Jailed Putin critic Alexei Navalny could die at any minute, doctors warn

Russian opposition politician ‘at risk of cardiac arrest’ after going on hunger strike in penal colony

Alexei Navalny Alexei Navalny was imprisoned in February on old embezzlement charges in a penal colony in Pokrov, about 100km from Moscow. Photograph: Alexander Zemlianichenko/APAlexei Navalny was imprisoned in February on old embezzlement charges in a penal colony in Pokrov, about 100km from Moscow. Photograph: Alexander Zemlianichenko/AP

Agence France-PresseSat 17 Apr 2021 19.29 EDT

Jailed Kremlin critic Alexei Navalny risks cardiac arrest at “any minute” as his health has rapidly deteriorated, doctors warned Saturday, urging immediate access to Russia’s most famous prisoner.

On 31 March, Vladimir Putin’s most prominent opponent went on hunger strike to demand proper medical treatment for back pain and numbness in his legs and hands.

Russian prosecutors move to liquidate Navalny’s ‘extremist’ movement

On Saturday, Joe Biden added his voice to a growing international chorus of protest at the treatment of the activist, describing his situation as “totally unfair”.

Navalny, 44, was imprisoned in February and is serving two-and-a-half years on old embezzlement charges in a penal colony in the town of Pokrov about 100km (60 miles) east of Moscow.

Navalny’s personal doctor Anastasia Vasilyeva and three more doctors, including cardiologist Yaroslav Ashikhmin, have asked prison officials to grant them immediate access.

“Our patient can die any minute,” Ashikhmin said on Facebook on Saturday, pointing to the opposition politician’s high potassium levels and saying Navalny should be moved to intensive care. “Fatal arrhythmia can develop any minute.”

Navalny barely survived a poisoning with the novichok nerve agent in August which he has blamed on the Kremlin. His doctors say his hunger strike may have exacerbated his condition.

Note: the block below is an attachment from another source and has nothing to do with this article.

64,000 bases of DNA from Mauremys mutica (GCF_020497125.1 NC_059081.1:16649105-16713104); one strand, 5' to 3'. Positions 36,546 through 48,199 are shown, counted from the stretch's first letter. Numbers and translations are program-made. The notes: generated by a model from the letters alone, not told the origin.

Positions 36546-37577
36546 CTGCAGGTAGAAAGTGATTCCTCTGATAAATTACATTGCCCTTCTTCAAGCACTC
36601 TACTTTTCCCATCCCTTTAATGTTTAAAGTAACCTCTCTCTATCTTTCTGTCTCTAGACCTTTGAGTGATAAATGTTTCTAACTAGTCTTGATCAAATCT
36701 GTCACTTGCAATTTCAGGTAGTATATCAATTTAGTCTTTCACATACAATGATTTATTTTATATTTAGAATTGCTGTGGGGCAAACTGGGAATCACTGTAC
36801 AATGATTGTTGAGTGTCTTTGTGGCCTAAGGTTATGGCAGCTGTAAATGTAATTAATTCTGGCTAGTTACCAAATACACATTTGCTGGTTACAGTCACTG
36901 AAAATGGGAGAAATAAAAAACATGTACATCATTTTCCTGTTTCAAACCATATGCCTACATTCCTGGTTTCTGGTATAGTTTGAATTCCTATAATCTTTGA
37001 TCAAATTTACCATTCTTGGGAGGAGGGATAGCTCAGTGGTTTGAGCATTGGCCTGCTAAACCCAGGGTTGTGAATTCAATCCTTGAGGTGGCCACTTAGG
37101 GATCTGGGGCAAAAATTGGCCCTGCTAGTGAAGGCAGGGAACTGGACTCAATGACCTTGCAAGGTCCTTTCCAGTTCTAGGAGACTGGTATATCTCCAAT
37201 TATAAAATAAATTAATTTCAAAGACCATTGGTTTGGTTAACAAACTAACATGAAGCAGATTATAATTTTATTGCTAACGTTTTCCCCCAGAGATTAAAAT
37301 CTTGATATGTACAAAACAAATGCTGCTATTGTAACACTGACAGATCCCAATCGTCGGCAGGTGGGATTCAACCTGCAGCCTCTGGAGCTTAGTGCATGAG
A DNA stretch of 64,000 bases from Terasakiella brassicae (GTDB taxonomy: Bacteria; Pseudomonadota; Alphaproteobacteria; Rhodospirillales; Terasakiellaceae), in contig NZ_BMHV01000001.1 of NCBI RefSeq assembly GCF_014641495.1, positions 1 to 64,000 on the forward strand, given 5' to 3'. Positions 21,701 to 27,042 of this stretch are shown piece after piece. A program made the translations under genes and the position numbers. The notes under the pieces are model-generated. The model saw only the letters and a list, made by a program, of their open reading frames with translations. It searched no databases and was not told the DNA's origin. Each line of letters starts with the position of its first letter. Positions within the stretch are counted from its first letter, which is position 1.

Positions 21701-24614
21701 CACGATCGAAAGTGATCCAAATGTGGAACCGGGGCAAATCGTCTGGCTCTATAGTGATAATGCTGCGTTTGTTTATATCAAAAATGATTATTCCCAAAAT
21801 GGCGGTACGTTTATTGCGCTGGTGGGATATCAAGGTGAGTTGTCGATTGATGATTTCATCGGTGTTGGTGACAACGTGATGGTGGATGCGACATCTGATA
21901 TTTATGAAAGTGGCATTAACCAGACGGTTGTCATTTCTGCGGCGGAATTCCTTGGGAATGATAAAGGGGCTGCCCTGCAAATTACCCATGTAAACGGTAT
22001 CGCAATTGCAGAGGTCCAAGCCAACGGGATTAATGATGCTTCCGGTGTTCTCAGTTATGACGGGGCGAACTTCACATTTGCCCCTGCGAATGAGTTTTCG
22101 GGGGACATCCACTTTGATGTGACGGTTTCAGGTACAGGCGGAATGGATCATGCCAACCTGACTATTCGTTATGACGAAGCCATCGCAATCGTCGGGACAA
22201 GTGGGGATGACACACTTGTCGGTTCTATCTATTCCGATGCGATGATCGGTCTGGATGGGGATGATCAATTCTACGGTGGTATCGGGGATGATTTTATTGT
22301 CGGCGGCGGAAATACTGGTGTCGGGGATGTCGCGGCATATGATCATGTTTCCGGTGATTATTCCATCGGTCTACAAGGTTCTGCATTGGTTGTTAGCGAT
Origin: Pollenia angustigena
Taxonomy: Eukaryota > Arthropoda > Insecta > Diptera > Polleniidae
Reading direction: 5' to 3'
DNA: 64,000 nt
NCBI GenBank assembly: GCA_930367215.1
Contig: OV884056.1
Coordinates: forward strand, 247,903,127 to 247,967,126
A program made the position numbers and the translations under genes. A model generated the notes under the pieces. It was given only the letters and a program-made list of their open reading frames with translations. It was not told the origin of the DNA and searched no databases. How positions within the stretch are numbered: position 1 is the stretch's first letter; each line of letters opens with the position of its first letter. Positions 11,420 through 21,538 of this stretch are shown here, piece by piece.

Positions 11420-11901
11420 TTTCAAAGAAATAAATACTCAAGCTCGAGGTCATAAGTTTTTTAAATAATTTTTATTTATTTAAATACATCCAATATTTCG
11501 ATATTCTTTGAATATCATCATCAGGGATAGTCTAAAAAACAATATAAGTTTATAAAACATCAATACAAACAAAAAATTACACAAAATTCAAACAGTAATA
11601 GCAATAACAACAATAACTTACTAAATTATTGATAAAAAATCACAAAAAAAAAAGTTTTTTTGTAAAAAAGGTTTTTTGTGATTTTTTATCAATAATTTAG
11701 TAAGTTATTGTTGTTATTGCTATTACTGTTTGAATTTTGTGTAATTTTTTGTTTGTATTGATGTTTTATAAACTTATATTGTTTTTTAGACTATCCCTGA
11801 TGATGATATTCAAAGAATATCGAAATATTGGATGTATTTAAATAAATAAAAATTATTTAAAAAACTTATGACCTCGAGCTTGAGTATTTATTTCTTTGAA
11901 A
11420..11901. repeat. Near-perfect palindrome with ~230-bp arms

Having blood potassium levels higher than 6.0 mmol (millimole) per litre usually requires immediate treatment. Navalny’s were at 7.1, the doctors said. “This means both impaired renal function and that serious heart rhythm problems can happen any minute,” said a statement on Vasilyeva’s Twitter account.

The doctors said he had to be examined immediately “taking into account the blood tests and his recent poisoning”.

Navalny’s spokeswoman Kira Yarmysh, who accompanied him when he collapsed on a plane after the poisoning in August, said the situation was critical again. “Alexei is dying,” she said on Facebook. “With his condition, it’s a matter of days.”

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She said she felt like she was “on that plane again, only this time it’s landing in slow motion”, pointing out that access to Navalny was restricted and few Russians were aware of what was actually going on with him in prison.

On Saturday, responding to reporters’ questions about Navalny’s plight, Biden responded: “It’s totally, totally unfair, totally inappropriate.”

More than 70 prominent international writers, artists and academics, including Jude Law, Vanessa Redgrave and Benedict Cumberbatch, have called on Putin to ensure that Navalny receives proper treatment immediately. Their appeal was published late on Friday by France’s Le Monde newspaper.

Navalny’s team had earlier announced plans to stage what they said would be “modern Russia’s biggest protest”. Navalny’s allies said they would set a date for the protest once 500,000 supporters had registered with a website. As of 22.30pm on Saturday, more than 450,000 people had signed up.

Yarmysh on Saturday urged more Russians to sign up, saying that a big rally could help save Navalny’s life. “Putin only reacts to mass street protests,” she added.

Earlier this week, Navalny’s wife, Yulia, who visited him in the penal colony, said her husband now weighed 76kg – down 9kg since starting his hunger strike.

On Friday, Russian prosecutors asked a court to label Navalny’s Anti-Corruption Foundation and the network of his regional offices “extremist” organisations in a move that would outlaw them in Russia and could result in jail time for their members.

“The darkest times are beginning for free-thinking people, for civil society in Russia,” said Leonid Volkov, the head of Navalny’s regional offices.


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